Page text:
From the time Kirk was four, he would wake up at 5 a.m. during the summers to go to work for his dad’s mobile detailing company. “It’d be 110° and we’d wash cars all day, and then I’d come back home around seven at night,” Christian says. “I’d do that all summer. That’s how I learned about hard work. Getting down and doing the work that not a lot of people want to do, but my dad was passionate about it. I saw that passion.”
7. P.J. Fleck’s persona: The new Minnesota coach brought his Row the Boat mantra to the Big Ten. I know some folks are skeptical, but I think he’s an excellent addition to the conference and is making the Gophers relevant. In a business that tends to be overstuffed with cliché, the 36-year-old Fleck is still hard to turn away from, even if you didn’t intend to listen in to his interview session for a few minutes. “We love the challenge,” he said. “We love the chaos. We love the dirty water, as we call it. For the people who ask why did you take this job? That is why I took this job. We love walking in a situation like that, and that is why I took this job. It fits me. I’m the King of the Toos—too small, too short, too inexperienced, too young. That’s who we are.”
8. Connor Williams’s path: The nation’s best left tackle is an honor student and plays with a mean streak that NFL scouts love. The 6' 6", 310-pound junior arrived at Texas as just a three-star recruit and had a unique perspective stemming from his days at Coppell High, in the Dallas area.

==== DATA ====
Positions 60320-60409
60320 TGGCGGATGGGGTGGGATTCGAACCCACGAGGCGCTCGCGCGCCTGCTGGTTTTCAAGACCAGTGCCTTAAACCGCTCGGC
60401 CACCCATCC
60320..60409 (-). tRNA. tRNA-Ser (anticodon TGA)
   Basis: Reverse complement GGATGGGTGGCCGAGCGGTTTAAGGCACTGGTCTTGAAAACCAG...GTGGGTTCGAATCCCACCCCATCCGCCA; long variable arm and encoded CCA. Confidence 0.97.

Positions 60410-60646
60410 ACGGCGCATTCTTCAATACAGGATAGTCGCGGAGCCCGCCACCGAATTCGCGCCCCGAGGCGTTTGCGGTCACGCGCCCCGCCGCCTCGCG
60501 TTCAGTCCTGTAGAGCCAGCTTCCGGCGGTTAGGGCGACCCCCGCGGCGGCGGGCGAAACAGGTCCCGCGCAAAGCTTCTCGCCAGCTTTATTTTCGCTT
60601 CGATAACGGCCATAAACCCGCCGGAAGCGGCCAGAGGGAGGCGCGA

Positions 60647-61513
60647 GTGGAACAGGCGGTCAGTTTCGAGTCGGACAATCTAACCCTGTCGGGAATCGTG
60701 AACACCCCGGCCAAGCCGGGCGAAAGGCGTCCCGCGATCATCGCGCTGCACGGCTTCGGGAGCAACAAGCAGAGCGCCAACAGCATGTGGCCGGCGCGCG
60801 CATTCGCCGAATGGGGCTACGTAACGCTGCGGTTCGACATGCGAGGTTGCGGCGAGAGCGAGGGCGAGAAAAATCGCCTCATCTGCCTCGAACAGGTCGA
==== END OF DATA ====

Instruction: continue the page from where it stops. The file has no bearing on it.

“Going to Texas, I thought everybody would be a Solomon Thomas,” Williams told me, referencing this year’s No. 3 pick in the NFL draft, a former high school teammate.
9. Tom Allen’s pitch: Taking over Indiana’s football program was always going to be an uphill climb, especially in a division that also features teams coached by Urban Meyer, Jim Harbaugh, James Franklin and Mark Dantonio, but give it up to the new IU head man. He was very impressive in explaining what he told his team after taking over.
“I challenged our team with this concept. When I met with our players after I took over, I wrote these three numbers on the board—I did this with our staff as well—50, 26, 10. And I asked them if they knew what those numbers represented, and they didn’t.
“So I proceeded to tell them. It’s been 50 years since we won the Big Ten; it’s been 26 years since we won a bowl game; it’s been 10 years since we had a winning season at Indiana. We’re going to accomplish all three of those, I told our team. If you don’t believe that, you need to leave. Said the same thing to our staff. I love them. I appreciate them. But I want a coaching staff, I want a football team that believes.”